A new UN commission has tried to point out a path towards a world where everyone has the opportunity to exercise their sexual and reproductive rights. This is written by Hans Linde, union chairman at RFSU and member of the UN commission. Pictured: Demonstration for the right to abortion in Argentina. Photo: ProtoplasmaKid. Source: Wikimedia commons.

Guest chronicle

What is required for a world where everyone is free to decide about their body and sexuality?

Large parts of the world's population have little opportunity to make decisions about their own body and sexuality, despite the fact that the world's countries have time and again set ambitious goals. It is not difficult to see challenges, while a series of advances show that change is possible. A new UN commission has tried to point out a path towards a world where everyone has the opportunity to exercise their sexual and reproductive rights. It writes Hans Linde, union chairman at RFSU and member of the UN commission. 

In 2020, the UN agency UNFPA appointed a new high-level commission tasked with following developments in the world when it comes to sexual and reproductive health and rights (SRHR) and how UN member states live up to their promises. Together, we have made a series of recommendations to the world's decision makers.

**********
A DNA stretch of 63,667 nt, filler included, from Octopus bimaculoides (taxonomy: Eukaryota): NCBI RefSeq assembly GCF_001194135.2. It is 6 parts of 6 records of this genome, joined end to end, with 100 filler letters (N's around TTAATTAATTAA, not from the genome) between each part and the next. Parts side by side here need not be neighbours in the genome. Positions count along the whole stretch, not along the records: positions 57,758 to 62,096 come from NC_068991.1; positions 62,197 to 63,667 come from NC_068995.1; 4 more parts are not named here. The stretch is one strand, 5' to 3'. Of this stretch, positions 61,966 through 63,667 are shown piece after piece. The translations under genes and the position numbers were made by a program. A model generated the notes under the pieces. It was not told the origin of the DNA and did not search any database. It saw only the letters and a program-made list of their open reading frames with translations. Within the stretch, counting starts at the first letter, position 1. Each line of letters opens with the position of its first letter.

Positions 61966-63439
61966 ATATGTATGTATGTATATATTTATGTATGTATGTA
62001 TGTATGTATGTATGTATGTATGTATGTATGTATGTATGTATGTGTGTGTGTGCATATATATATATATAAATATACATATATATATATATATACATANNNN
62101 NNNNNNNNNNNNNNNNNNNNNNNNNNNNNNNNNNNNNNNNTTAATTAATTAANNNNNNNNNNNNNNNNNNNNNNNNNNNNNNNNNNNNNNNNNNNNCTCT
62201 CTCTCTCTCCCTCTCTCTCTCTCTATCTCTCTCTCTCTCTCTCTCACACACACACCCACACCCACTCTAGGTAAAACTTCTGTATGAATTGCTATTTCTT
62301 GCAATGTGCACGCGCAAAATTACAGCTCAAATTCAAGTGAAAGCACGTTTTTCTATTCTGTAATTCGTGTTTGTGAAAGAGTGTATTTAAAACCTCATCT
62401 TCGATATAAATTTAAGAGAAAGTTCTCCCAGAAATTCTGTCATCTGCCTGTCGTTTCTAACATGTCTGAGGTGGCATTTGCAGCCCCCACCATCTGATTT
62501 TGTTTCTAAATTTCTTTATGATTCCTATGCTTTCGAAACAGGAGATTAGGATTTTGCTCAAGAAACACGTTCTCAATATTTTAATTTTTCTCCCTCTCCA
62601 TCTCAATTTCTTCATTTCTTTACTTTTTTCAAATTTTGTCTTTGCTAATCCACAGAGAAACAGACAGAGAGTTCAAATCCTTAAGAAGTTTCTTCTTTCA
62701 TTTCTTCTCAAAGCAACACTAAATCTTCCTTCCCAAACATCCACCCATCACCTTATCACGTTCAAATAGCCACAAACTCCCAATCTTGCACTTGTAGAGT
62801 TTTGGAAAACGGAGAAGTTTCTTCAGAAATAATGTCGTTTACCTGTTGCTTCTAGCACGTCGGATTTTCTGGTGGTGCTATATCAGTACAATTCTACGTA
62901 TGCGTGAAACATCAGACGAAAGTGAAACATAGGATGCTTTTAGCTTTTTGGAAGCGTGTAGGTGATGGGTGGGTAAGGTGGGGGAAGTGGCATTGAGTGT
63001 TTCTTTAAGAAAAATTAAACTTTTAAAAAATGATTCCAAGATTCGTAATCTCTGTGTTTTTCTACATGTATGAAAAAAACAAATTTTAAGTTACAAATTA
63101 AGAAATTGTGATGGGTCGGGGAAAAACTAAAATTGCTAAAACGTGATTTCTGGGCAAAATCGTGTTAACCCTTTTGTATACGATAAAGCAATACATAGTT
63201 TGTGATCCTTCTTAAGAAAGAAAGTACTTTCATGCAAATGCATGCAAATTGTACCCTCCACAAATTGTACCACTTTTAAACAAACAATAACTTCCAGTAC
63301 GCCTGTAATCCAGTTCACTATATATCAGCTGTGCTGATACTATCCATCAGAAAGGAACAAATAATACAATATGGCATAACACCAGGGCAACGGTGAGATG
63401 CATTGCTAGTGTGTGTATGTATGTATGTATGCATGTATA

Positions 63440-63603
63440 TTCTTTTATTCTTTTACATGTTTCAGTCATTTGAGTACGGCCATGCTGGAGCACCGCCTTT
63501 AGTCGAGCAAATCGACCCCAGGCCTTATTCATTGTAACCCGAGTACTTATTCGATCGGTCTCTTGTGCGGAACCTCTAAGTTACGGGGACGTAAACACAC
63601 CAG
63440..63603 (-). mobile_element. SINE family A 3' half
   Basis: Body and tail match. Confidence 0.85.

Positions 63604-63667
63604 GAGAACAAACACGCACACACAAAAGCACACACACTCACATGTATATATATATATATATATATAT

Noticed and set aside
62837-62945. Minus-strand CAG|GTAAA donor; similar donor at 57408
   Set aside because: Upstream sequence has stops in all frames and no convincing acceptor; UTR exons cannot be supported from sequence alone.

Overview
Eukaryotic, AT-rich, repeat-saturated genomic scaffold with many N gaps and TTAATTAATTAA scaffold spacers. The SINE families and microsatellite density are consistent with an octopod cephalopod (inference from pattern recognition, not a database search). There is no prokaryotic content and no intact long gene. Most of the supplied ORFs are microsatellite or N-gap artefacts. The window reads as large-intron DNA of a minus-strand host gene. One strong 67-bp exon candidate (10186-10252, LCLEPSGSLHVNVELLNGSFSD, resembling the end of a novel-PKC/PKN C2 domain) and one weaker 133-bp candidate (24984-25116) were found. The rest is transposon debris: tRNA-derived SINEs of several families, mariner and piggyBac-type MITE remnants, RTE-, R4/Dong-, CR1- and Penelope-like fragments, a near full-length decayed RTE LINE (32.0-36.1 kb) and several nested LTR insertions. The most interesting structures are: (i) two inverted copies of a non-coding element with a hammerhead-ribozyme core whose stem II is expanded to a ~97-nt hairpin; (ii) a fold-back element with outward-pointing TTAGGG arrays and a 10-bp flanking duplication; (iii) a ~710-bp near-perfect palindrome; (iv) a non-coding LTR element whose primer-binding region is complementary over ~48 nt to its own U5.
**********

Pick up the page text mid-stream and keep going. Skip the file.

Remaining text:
The background to the commission's work is the ground-breaking population conference International Conference on Population and Development (ICPD) in Cairo in 1994. Then the countries of the world gathered and adopted a common action plan with clear commitments. It meant a clear shift from previous decades' focus on "population policy" to putting the individual's right to their own body and health at the center.

In 2019, representatives of governments, civil society, private companies and philanthropists gathered again, this time in Nairobi. They wanted to celebrate the progress since 1994, but also to accelerate the work of implementing the ICPD agenda. The participants made a total of over 1300 commitments. Sweden promised to develop a national SRHR strategy and to continue prioritizing SRHR in its aid.

In the commission's latest report, Sexual and Reproductive Justice as the vehicle to deliver the Nairobi Summit Commitment, we note that progress has been made in recent years. Access to contraceptives and sex education has increased. Mexico, Benin and Colombia have legalized abortion. Sierra Leone has succeeded in reducing maternal mortality through investment in midwives. Several countries have increased access to important care through innovative methods and digital solutions.

However, the overall picture is disappointing. Maternal mortality is not decreasing. Many countries have sacrificed SRHR in the response to covid-19. Restrictions on abortion rights in the United States inspire the anti-rights movement around the world. Russia's invasion of Ukraine has resulted in yet another humanitarian crisis that has dramatic consequences for women and LGBTQI people in particular.

Large parts of the world's population face barriers in various forms that limit or, in the worst case, prevent their opportunities to exercise their rights and access basic healthcare. We see that restrictive norms and discrimination, climate change, humanitarian crises and an unequal distribution of resources undermine people's opportunities to make decisions about their bodies and sexuality. Different types of power systems interact and often reinforce each other. For example, women and girls are clearly overrepresented among those living in humanitarian crises and affected by climate change.